Dante’s Inferno is a dark, sprawling 14th century poem that concerns itself with one man’s descent into Hell. Dan Brown’s Inferno is a breathless and twisting 2013 page-turner that concerns itself with one man’s effort to stop the world from turning into Hell. And whereas a big screen adaptation of Dante Aligheri’s epic work would probably be the most disturbing cinematic experience imaginable, Ron Howard’s version of Brown’s work is a top drawer evening in the cinema.
Part action thriller, part mystery, this intelligent blockbuster has all the hallmarks of the previous films in the series, The Da Vinci Code and Angels & Demons: there are puzzles, complex clues, stunning European landmarks and of course, a middle-aged man running down cobbled side streets a lot. That middle-aged man is Tom Hanks, who again plays Professor Robert Langdon with a real energy. Turning a symbology and semiotics professor into a compelling character could be a challenge in the hands of a lesser actor, but the 60 year-old Oscar winner keeps you on side, even if he does have a slightly annoying tendency to spout trivia and facts in the middle of tense action scenes. But then being half-Bourne flick/half QI episode is kind of the appeal here, isn’t it?
Let’s start with the most important information… Professor Langdon’s dodgy mullet is gone (a far more sensible haircut replaces it). Also new is his sidekick. The Theory of Everything’s Felicity Jones comes in as Sienna, a brilliant doctor with oddly similar interests and expertise as our hero. Their mission? To work out why Langdon has woken up in a Florence hospital with no memory of how he got there. Oh, and there’s the small matter of stopping the release of a deadly plague-like virus that will wipe out humanity. Luckily for our two puzzle experts, it’s a series of anagrams, enigmas and head-scratchers that illuminate their path.
The plague’s origin? The mysterious young billionaire and genius scientist Bertand Zobrist, who believes that the only way to save the world is to wipe out humankind via a population cull à la The Black Death. And, sufficed to say, few people are keen on the idea. The only way to stop the outbreak is to figure out the virus’ location and contain it by deciphering and solving clues, both real and locked inside Langdon’s head (his trippy head trauma-induced Hieronymus Bosch-style visions are packed with hints as to what’s happening).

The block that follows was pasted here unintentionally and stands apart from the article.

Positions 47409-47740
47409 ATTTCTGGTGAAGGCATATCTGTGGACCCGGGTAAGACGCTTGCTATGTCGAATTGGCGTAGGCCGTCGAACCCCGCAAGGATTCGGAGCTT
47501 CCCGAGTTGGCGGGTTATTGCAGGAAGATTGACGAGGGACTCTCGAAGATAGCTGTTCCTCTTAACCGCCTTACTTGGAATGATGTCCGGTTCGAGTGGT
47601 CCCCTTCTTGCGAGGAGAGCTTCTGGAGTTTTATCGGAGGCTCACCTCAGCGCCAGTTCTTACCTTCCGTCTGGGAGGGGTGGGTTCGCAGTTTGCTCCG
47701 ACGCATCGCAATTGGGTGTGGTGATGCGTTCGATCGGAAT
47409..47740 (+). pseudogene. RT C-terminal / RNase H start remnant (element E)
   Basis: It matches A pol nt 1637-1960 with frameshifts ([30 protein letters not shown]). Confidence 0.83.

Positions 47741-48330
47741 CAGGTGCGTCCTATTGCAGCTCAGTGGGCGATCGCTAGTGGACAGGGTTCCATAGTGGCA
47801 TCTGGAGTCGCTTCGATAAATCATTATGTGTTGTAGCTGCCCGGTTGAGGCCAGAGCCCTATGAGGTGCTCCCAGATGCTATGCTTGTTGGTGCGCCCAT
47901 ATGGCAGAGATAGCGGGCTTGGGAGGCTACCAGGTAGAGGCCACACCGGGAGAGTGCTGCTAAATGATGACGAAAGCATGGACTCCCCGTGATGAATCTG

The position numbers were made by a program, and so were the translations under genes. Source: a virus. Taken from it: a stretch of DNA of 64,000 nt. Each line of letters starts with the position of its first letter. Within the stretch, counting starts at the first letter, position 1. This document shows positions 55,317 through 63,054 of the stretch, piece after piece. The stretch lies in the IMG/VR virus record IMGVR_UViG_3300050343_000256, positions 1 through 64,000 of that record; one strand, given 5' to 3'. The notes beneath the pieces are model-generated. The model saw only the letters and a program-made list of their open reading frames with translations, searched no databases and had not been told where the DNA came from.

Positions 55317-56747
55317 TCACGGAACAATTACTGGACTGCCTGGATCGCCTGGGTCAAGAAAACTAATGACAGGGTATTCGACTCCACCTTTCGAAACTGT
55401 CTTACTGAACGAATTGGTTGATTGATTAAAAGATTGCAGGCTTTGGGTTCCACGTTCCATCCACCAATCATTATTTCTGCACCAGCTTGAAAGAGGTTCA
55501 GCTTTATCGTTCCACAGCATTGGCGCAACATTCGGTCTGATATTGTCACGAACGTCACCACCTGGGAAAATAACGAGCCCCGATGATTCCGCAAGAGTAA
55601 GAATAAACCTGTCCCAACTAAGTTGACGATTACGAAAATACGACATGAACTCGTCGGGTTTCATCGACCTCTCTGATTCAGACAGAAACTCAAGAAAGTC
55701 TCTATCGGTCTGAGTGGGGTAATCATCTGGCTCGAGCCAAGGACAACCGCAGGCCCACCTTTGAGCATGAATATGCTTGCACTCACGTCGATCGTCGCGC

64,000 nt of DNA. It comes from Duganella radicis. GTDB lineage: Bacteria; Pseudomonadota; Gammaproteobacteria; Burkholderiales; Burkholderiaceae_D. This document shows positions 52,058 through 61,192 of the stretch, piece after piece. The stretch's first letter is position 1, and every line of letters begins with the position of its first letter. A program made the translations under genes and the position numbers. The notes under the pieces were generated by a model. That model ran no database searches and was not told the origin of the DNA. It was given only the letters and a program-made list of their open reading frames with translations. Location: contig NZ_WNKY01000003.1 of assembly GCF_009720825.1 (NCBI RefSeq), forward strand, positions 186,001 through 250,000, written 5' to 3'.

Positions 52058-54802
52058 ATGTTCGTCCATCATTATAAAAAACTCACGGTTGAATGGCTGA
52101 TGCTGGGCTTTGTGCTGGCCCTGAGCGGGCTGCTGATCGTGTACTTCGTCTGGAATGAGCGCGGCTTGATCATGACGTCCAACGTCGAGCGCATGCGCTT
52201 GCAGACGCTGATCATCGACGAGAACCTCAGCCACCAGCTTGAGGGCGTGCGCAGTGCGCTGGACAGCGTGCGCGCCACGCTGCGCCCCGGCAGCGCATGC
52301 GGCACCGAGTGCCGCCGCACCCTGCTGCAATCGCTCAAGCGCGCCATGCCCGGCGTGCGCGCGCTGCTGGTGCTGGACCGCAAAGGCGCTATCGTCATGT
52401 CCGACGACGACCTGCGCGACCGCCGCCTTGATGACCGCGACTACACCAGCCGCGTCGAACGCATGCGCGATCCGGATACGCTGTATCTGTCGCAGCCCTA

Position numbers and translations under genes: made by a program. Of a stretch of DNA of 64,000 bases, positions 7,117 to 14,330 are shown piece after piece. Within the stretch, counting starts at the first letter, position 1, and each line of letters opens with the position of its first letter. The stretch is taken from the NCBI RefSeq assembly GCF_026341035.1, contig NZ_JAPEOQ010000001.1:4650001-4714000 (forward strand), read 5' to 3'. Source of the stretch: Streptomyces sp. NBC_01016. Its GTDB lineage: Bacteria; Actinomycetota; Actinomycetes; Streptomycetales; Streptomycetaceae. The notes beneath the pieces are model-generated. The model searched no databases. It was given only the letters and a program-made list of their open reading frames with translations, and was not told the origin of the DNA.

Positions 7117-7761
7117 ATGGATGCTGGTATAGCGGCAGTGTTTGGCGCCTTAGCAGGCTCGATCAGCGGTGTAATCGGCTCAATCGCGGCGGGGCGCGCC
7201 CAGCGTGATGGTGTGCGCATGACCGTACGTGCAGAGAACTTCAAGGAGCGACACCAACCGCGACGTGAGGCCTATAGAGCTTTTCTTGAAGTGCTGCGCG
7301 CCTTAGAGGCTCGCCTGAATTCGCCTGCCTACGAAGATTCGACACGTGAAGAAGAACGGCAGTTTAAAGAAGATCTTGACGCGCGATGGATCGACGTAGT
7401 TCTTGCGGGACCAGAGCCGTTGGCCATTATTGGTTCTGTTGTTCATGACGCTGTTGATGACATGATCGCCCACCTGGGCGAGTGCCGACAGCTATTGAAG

Fans of Brown’s work won’t be too annoyed by the slight changes to the source material. The chronology of events is slightly different and a more popcorn friendly ending comes in, but these things happen with movie adaptations. Those small amendments aside, we see all the hallmarks of Brown’s work: riddles, Renaissance artwork, historical facts, shady bad guys whose true motives are blurred… And running. Lots and lots of running (mostly down cobbled side streets).
Inferno’s kept captivating by a decent supporting cast including the always-reliable Ben Foster as The Bad Guy (who’s kind of, sort of, a little bit good, really), Borgen’s Sidse Babett Knudsen as Langdon’s love interest and the Hindu superstar Irrfan Khan, who’s excellent as the sarcastic boss of a private security firm who gets drawn into proceedings. But by far the star of the show has to be the production’s location scout. Each clue leads to an even more stunning locale than the last. Which is impressive when you consider that events begin in the iconic Tuscan capital – and home of European art – Florence. The final site – Istanbul’s subterranean aqueduct system The Basilica Cistern is particularly stunning and the perfect place for the film’s edge-of-the-seat crescendo.
Not often do you find sequels or ‘threequels’ improving on their originals, but we have to say that with its pace and energy Inferno trumps both The Da Vinci Code and Angels & Demons. It’s well shot, engaging and never lets up. Fans of smart action thrillers will like it. Fans of the books will like it even more. Fans of films with lots of lots of running down cobbled side streets will absolutely love it.